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Small Business

An Author Swims Against the Tide

John Mese co-creator of Flippy the tadpole formed a company with his wife to self-publish their book and merchandise their character. <b>As told to Jane Bennett Clark</b>

Through his Flippy books, John Mese tells children they can be anything.

Why did you self-publish the books? I'm in the film business. I've written scripts and gone the route of trying to get a literary agent and find a producer. You spend a year of your life on a script, and more often than not, it ends up as a stack of paper in your room. Based on what I'd heard about the children's-book business, it works the same way. So I thought we should investigate how hard it would be to publish a book on our own.

And you're also doing the merchandising? Dawn Kelsey, my wife and coauthor, introduced me to the world of art and merchandise. She had the idea of turning the character into a little company. Now we own the rights to everything.

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How much start-up money was involved? Dawn and I put up $2,000, and illustrator Chanler Holden and her husband, Major Mittendorf, put up $2,000. For $4,000, we ordered 2,000 copies of our first book. That was in 2002. We have made a profit for several years but have always channeled it back into the company.

You recently sold shares in the company. Why? We wanted to break into the big bookstores. So last year we began working with a distributor for independent books. We didn't have money to buy another 15,000 books to send to a warehouse, and to pay marketing and other costs. So we approached family and friends and sold 80 shares of stock at $1,000 a pop. The books are now being sold on Amazon.com, Barnesandnoble.com and in some stores. It's up to the distributor to get the books in stores nationally.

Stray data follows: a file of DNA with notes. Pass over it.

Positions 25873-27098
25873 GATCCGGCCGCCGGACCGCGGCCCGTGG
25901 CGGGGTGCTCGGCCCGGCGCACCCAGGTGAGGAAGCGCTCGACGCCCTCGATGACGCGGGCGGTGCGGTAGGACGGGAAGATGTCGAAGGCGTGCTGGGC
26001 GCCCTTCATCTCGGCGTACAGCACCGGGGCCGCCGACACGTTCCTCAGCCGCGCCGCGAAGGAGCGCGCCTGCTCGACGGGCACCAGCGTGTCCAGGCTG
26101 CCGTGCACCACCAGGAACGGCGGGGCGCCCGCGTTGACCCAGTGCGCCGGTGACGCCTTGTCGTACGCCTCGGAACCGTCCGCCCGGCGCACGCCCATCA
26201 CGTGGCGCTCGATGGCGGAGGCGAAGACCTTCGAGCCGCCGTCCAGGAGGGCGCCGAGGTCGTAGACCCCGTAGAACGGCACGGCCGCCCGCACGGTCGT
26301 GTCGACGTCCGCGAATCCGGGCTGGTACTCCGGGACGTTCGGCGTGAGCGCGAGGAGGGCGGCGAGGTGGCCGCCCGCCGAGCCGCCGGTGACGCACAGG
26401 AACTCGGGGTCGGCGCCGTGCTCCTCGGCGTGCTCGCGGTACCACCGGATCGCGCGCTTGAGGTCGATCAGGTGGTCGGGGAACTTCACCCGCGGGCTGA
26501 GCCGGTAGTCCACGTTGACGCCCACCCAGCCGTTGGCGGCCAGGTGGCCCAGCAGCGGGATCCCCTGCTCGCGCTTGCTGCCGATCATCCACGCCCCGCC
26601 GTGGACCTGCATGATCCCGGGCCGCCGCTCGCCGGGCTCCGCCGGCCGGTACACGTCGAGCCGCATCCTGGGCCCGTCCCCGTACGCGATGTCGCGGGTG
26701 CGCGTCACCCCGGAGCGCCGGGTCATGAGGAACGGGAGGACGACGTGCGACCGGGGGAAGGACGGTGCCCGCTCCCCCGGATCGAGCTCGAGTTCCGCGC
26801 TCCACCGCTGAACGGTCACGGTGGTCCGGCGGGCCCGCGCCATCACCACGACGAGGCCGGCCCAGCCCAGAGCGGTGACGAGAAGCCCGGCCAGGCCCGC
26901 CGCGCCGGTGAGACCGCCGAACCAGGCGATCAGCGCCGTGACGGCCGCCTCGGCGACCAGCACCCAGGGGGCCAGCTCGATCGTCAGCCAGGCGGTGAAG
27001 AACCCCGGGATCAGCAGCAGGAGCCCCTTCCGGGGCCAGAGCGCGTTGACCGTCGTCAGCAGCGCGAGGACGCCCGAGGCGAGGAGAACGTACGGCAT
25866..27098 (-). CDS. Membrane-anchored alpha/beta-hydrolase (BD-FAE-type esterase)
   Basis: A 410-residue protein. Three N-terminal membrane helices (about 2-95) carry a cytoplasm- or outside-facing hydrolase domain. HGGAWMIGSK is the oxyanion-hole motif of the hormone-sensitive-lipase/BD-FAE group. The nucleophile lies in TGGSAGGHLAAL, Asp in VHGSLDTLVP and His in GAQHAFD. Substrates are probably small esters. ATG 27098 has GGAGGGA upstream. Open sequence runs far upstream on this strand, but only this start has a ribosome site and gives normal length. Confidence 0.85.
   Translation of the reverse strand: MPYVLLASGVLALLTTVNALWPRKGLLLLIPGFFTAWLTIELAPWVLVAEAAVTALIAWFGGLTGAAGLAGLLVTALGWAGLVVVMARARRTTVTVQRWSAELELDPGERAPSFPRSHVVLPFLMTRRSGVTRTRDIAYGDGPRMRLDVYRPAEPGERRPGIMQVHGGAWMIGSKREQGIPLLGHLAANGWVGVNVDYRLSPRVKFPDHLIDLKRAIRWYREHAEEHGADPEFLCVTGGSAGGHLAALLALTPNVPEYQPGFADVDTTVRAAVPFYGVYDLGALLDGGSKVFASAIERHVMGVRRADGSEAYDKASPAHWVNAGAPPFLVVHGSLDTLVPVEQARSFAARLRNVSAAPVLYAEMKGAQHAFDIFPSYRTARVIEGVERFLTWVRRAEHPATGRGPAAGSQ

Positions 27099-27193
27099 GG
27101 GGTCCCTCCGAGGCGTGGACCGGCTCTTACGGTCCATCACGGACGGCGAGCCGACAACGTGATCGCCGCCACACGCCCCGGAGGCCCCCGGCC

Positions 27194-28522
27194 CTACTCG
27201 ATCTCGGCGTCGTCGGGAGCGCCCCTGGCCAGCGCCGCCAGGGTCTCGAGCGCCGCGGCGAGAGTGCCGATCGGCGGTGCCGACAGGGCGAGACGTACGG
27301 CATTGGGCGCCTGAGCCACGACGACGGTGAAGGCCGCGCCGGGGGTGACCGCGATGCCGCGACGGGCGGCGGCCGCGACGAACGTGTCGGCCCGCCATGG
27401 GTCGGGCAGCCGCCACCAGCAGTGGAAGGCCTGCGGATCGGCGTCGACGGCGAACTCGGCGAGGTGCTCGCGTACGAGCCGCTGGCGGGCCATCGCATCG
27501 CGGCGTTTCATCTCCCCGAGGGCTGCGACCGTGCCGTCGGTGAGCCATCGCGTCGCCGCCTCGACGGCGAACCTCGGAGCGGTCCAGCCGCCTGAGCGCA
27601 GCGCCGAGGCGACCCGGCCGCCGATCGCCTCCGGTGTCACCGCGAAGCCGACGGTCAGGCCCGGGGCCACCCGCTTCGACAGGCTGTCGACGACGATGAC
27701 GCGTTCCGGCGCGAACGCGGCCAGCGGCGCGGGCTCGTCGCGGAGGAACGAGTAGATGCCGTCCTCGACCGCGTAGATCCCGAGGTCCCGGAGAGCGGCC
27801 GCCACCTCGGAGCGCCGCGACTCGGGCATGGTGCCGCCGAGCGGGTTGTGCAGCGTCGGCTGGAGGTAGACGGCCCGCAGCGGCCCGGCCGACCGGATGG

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What's the payback for investors? Once the investors have been paid back in full, they'll get a percentage of the dividends based on how much of the company they own. We think we'll reach that point in three to five years.

What's the deal on stuffed animals? Our goal and love is the books, but we stand to make a lot more money off the merchandise.

Has it been all you had hoped? I'm an actor. I love the creative endeavor and creating the books. Figuring out the business side has been way more involved than I ever imagined.